According to some of the dissenting voices cited by Sharma, the exclusive embedding by the movement leadership in such an elite social fraction, casts doubt on the authenticity of the grassroots struggle, with some dissenters going as far as suggesting that the grassroots has been “consciously amplified to take on mythical proportions, in order to claim credibility and legitimacy by a precious few” (p. 90). Moreover, the use of strategies, spaces and actions available exclusively to an elite fraction of society, leads Sharma and some of his dissenting voices to note the reproduction of social hierarchies so rampant in Indian society.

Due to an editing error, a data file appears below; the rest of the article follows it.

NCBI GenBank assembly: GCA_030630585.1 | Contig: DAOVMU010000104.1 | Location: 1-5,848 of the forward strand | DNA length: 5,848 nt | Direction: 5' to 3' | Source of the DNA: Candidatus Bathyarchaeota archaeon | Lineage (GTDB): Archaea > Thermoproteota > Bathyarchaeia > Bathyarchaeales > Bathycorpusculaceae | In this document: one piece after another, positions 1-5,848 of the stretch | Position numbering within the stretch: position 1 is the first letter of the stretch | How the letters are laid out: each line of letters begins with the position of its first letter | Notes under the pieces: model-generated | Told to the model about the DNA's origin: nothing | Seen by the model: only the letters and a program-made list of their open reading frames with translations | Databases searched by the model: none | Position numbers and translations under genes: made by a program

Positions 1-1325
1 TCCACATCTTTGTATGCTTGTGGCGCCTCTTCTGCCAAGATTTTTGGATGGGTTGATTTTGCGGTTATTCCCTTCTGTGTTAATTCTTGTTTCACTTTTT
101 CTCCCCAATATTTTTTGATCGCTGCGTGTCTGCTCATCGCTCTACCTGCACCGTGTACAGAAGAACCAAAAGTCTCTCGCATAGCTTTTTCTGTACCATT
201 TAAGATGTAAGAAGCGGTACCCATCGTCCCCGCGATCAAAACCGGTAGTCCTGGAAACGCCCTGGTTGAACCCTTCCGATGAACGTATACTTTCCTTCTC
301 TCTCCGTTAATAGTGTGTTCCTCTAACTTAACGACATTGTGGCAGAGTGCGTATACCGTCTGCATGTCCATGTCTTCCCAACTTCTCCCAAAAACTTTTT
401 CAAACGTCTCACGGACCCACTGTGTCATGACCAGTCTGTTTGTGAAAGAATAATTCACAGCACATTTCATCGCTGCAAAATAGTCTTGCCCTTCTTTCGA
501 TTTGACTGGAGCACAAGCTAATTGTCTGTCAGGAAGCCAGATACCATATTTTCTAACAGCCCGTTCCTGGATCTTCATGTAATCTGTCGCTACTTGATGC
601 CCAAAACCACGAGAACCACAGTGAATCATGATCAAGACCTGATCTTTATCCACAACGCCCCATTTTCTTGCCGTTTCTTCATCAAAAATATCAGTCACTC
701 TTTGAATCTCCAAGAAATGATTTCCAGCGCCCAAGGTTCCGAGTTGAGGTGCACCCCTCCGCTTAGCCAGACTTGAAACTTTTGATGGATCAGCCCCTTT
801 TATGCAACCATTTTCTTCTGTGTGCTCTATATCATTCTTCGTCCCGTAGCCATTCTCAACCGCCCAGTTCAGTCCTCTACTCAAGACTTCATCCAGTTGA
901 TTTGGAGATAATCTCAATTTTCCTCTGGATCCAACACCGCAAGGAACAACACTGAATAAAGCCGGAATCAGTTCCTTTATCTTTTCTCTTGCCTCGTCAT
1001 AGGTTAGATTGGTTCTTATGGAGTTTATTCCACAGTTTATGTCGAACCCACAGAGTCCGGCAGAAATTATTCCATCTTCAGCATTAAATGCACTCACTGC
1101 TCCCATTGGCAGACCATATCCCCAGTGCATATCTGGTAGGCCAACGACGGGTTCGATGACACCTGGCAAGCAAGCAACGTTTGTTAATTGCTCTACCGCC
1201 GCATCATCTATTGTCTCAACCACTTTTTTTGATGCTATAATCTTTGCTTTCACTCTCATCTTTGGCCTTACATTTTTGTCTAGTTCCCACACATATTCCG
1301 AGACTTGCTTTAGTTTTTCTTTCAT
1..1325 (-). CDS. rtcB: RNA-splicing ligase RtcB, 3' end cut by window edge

This reinforcement of structural inequalities calls into question the very process of democratic deepening so highly claimed by the dominant narrative. The uncovering of the silence of the social profile of the movement leaders thus jolts the claim that the RTI Act radically alters power structures in place.

Second Silence: The Role of the State

The second silence examined by Sharma (in Chapter 4: ‘Opening up the government’) is the role of the state in the processes leading up to the enactment of the RTI Act. The dominant narrative entirely downplays the influence of the government, portraying instead a picture of a resisting bureaucracy that finally succumbed to the pressure from citizen action.